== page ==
• Cause you to download a virus that could disable your computer.
2. A fake sender’s email address:

Fake emails may include a forged email address in the “From” field. This field is easily altered. If you don’t recognize the sender of a DocuSign envelope, contact the sender to verify the authenticity of the email.

3. Attachments:

DocuSign email requests to sign a document never contain attachments of any kind. DO NOT OPEN or click on attachments within an email requesting your signature. DocuSign emails only contain PDF attachments of completed documents after all parties have signed the document. Even then, pay close attention to the attachment to ensure it is a valid PDF file. DocuSign NEVER attaches zip files or executables.

4. Generic greetings:

Many fake emails begin with a generic greeting like “Dear DocuSign Customer.” If you do not see your name in the salutation, be suspicious and do not click on any links or attachments.

5. A false sense of urgency:

Many fake emails try to deceive you with the threat that your account is in jeopardy if you don’t provide immediate updates. They may also state that unauthorized transactions have occurred on your account or that DocuSign needs to update your account information immediately.

6. Emails that appear to be websites:

Some fake emails are made to look like a website in order to get you to enter personal information. DocuSign never asks you for personal information, including login, ID, or password in email.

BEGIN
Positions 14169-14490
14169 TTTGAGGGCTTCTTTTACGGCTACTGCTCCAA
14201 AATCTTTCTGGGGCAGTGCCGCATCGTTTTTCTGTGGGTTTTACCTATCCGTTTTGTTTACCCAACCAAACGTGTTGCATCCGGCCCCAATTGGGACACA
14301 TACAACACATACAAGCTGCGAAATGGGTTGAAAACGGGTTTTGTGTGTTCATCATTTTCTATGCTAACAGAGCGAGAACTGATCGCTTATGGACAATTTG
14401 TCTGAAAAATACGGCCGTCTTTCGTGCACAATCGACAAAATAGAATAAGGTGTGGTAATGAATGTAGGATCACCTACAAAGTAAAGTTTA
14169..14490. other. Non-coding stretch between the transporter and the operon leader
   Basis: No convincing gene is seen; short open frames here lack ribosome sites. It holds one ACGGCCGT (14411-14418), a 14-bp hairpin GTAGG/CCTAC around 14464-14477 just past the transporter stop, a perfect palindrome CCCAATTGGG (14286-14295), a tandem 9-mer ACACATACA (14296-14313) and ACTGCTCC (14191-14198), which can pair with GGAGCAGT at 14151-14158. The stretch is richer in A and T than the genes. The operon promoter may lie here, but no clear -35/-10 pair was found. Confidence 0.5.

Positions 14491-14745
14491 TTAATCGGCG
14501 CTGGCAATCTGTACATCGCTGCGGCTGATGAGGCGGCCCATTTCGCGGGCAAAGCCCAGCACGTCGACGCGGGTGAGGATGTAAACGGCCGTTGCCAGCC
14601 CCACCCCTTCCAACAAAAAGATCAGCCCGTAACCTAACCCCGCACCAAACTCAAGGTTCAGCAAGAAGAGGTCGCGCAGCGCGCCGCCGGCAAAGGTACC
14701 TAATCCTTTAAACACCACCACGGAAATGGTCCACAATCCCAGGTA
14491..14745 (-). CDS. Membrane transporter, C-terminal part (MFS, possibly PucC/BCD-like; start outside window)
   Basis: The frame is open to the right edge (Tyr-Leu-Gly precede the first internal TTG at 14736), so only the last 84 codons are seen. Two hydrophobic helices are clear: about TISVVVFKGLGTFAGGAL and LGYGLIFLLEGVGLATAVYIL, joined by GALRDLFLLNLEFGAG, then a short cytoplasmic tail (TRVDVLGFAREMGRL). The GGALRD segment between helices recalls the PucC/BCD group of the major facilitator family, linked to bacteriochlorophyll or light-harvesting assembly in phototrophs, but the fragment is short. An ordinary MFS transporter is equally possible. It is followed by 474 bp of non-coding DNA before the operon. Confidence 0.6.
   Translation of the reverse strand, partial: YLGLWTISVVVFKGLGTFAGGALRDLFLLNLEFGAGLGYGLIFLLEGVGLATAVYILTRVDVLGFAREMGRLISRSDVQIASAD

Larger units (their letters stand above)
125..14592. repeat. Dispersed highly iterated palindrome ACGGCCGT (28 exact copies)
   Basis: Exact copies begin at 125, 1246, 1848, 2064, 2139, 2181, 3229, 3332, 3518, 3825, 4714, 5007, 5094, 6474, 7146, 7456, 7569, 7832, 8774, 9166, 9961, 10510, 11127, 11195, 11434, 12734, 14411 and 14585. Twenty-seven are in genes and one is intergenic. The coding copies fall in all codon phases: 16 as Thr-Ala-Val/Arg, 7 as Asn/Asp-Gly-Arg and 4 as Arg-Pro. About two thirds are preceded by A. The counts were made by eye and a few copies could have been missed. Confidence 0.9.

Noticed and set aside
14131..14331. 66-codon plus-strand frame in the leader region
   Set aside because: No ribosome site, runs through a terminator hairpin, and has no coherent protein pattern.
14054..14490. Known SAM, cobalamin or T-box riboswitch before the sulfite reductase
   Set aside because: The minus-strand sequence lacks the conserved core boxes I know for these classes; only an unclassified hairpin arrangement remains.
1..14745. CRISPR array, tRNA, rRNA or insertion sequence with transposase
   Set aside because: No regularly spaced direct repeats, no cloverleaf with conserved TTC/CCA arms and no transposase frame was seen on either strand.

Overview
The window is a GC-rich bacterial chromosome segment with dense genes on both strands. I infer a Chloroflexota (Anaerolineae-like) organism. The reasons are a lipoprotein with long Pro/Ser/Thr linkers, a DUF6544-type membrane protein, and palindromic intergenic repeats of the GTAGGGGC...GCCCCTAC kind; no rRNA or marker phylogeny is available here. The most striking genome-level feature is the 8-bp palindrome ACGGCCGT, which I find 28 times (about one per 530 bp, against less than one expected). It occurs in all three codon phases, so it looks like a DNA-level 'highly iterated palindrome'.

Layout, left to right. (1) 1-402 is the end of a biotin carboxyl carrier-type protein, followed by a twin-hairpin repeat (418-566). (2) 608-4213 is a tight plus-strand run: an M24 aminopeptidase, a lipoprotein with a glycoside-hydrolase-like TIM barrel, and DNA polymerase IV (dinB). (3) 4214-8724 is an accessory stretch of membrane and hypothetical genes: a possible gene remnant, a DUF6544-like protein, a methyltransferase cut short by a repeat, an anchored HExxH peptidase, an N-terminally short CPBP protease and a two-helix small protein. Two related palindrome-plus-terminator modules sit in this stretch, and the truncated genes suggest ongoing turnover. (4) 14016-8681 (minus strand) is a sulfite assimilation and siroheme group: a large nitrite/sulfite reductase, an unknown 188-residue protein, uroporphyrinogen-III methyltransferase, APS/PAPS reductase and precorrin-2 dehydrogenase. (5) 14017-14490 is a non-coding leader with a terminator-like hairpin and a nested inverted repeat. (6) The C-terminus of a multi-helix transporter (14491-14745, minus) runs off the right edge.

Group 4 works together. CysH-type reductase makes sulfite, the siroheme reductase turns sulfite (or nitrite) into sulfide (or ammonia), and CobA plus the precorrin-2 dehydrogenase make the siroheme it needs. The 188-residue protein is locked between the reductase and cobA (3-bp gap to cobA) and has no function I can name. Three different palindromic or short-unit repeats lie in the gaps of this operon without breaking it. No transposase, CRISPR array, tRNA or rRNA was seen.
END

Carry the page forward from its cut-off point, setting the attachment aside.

7. Deceptive URLs:

Check the Web address. Just because the address looks OK, don’t assume you’re on a legitimate site. Look in your browser’s URL bar for these signs that you may be on a phishing site:

  • Incorrect company name. Often the web address of a phishing site looks correct but actually contains a common misspelling of the company name or a character or symbol before or after the company name. Look for tricks such as substituting the number “1” for the letter “l” in a Web address or transposing consecutive letters of the brand (for example, rea1estate.docusign.com instead of realestate.docusign.com or www.docusing.com instead of www.docusign.com).
  • “http://” at the start of the address on DocuSign sign-in pages. A legitimate DocuSign sign-in page address starts with “https://” – the letter “s” must be included. So check the website address for any DocuSign sign-in page.
  • Browser warnings. Your browser has ways of detecting certain types of malicious sites. Always heed these browser warnings, especially when they notify that the site or certificate cannot be trusted.
8. Misspellings and bad grammar:

While no one is perfect, fake emails often contain misspellings, incorrect grammar, missing words, and gaps in logic. Mistakes like this help fraudsters avoid spam filters.

9. Unsafe sites:

The term “https” should always precede any website address where you enter personal information. The “s” stands for secure. If you don’t see “https,” you’re not in a secure web session, and you should not enter personal data.

10. Pop-up boxes:

DocuSign will never use a pop-up box in an email as pop-ups are not secure.

If you think that you have received a fraudulent email, please contact DocuSign Security immediately at spam@docusign.com